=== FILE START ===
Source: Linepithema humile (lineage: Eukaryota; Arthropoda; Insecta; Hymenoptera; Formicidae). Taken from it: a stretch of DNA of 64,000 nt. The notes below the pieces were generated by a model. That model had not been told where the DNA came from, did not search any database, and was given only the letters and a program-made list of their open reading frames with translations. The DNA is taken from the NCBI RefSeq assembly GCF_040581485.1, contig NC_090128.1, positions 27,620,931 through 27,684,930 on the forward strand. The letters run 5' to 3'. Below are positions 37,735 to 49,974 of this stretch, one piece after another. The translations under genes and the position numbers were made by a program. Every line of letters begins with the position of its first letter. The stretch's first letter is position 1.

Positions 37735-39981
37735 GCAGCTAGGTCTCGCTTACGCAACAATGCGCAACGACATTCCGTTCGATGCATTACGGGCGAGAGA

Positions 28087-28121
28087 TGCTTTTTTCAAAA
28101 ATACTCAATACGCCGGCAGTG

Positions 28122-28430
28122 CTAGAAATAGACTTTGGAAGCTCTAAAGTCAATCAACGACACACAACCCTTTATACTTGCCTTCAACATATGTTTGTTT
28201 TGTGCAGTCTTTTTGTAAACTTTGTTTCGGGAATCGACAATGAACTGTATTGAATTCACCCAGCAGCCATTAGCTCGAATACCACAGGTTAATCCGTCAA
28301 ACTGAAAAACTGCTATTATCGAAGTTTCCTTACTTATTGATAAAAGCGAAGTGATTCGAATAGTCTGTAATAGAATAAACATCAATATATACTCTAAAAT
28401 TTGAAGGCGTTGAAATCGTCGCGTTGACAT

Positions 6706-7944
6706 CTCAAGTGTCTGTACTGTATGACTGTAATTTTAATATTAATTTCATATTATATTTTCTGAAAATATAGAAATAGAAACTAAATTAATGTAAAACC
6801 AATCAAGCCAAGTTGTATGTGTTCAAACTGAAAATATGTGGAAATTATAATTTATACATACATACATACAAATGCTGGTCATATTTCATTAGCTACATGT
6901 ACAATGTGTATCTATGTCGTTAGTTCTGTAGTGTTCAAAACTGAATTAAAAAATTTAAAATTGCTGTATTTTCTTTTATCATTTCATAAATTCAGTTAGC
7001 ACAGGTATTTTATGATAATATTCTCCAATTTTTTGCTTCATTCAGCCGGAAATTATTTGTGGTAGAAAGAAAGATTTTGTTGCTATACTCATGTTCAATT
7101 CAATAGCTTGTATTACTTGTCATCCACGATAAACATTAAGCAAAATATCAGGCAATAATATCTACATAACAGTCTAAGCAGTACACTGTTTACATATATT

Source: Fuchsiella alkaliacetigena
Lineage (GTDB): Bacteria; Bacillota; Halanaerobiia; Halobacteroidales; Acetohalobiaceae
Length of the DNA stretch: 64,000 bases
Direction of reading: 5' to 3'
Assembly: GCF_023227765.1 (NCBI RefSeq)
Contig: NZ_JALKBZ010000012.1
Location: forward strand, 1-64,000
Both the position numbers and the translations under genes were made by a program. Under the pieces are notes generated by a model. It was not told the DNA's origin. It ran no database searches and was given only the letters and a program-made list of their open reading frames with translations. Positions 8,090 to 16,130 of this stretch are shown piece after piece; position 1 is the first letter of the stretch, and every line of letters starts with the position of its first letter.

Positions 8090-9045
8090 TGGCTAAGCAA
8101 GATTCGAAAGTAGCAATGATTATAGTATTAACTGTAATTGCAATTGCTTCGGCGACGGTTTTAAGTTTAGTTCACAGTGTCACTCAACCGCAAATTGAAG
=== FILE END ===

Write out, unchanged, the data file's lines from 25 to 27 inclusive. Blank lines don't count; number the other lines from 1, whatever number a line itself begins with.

Both the position numbers and the translations under genes were made by a program. Under the pieces are notes generated by a model. It was not told the DNA's origin. It ran no database searches and was given only the letters and a program-made list of their open reading frames with translations. Positions 8,090 to 16,130 of this stretch are shown piece after piece; position 1 is the first letter of the stretch, and every line of letters starts with the position of its first letter.

Positions 8090-9045
8090 TGGCTAAGCAA